Boosting Confidence

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As Malaysians enjoy the lifting of movement and business restrictions, it is also important that we enhance our protection from the COVID-19 virus with booster shots.
However, there are still many questions that surround the issue.
Prof Dr James Koh, Infectious Disease Consultant and Head, Division of Medicine, School of Medicine at the International Medical University (IMU) talks us through some of these questions to help boost our confidence.
Since the beginning of 2021, Malaysians have been lining up at vaccination centres to ensure that they get their primary vaccinations.
While there was some hesitancy in the beginning, the take up of the vaccine soon ramped up and as of Jan 4, latest update from MOH shows that the country has fully vaccinated 97.7 percent of its eligible adults (18 and above) as well as 87.7 per cent of those aged 12 to 17.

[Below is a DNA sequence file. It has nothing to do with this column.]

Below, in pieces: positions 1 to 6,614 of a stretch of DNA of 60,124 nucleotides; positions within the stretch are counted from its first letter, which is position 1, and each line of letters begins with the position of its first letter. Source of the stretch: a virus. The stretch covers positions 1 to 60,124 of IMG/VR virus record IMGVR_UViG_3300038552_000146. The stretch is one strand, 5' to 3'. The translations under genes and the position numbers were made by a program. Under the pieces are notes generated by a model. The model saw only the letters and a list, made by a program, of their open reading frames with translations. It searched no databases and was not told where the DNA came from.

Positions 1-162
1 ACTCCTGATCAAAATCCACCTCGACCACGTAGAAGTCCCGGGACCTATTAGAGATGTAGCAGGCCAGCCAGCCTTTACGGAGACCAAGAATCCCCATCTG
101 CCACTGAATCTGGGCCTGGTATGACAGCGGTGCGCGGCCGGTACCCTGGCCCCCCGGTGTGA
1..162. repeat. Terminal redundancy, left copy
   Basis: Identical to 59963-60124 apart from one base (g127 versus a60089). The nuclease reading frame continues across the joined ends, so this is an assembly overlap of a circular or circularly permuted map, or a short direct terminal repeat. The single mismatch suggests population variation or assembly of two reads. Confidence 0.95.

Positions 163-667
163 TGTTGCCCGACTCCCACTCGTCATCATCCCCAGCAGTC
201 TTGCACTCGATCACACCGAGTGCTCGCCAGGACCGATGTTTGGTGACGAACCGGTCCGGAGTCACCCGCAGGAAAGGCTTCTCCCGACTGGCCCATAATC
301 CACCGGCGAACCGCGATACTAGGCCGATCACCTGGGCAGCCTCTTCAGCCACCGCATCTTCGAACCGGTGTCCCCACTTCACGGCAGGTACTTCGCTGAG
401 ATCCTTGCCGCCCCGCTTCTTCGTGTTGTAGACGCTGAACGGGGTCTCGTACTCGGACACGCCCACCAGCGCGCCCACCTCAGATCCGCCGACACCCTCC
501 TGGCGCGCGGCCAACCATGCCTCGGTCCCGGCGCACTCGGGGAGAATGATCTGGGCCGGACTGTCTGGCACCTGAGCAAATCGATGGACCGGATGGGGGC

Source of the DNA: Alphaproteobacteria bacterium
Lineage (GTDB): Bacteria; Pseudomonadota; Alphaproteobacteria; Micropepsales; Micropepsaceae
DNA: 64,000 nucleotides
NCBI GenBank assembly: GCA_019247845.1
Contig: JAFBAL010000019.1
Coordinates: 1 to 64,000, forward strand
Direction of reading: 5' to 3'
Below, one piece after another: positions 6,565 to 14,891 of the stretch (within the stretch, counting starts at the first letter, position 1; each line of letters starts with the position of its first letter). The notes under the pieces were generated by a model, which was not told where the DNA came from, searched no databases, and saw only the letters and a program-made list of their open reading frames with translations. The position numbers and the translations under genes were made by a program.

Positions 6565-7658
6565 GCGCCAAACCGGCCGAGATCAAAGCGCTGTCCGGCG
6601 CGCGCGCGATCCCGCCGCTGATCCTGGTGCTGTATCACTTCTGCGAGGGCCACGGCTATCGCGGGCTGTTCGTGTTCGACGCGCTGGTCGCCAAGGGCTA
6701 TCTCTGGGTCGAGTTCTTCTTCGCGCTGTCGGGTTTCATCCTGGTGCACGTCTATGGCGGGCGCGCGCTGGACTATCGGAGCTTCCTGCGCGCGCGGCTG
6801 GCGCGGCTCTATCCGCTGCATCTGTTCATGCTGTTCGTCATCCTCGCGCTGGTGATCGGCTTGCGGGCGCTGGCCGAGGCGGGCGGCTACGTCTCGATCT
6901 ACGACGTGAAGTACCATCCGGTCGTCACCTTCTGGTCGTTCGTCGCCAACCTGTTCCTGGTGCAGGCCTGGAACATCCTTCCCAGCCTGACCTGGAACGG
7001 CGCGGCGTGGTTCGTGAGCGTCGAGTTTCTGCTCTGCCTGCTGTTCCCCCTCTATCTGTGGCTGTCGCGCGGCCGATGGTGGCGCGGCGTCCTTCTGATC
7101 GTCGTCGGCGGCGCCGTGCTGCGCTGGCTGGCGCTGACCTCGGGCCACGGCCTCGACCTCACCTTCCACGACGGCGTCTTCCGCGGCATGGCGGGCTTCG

Prof Dr James Koh
Prof Dr James Koh Kwee Choy. Photo: Supplied.

But the fight against the virus continues and a few months after proudly displaying photos of ourselves getting our jabs, we are heading to clinics again – this time to get our booster shots.
Many health authorities had earlier assured us that boosters were not needed, so why the u-turn?
“We are learning as we go along. Initially, it was thought that having two shots was enough. But research continues and with new data we now know that the protective effect (or neutralising antibody levels) for all vaccines tend to drop with time.
“That’s why the government and other authorities around the world are now proposing booster shots,” Prof Koh said.
This should not come as a surprise, Prof Koh said, as most vaccines have boosters. For instance, the Hepatitis B vaccine has three doses – the second and third ones being boosters, Anti-Tetanus jabs should be boosted once every ten years and the pneumococcal vaccine that protects against pneumonia, once every five years.
“It’s not unique to the COVID-19 vaccine. We might not be familiar with vaccine boosters as Malaysians do not typically go for vaccinations,” explained Prof Koh, highlighting that although it is recommended that we get the influenza vaccine every year, very few do.

An urgent awakening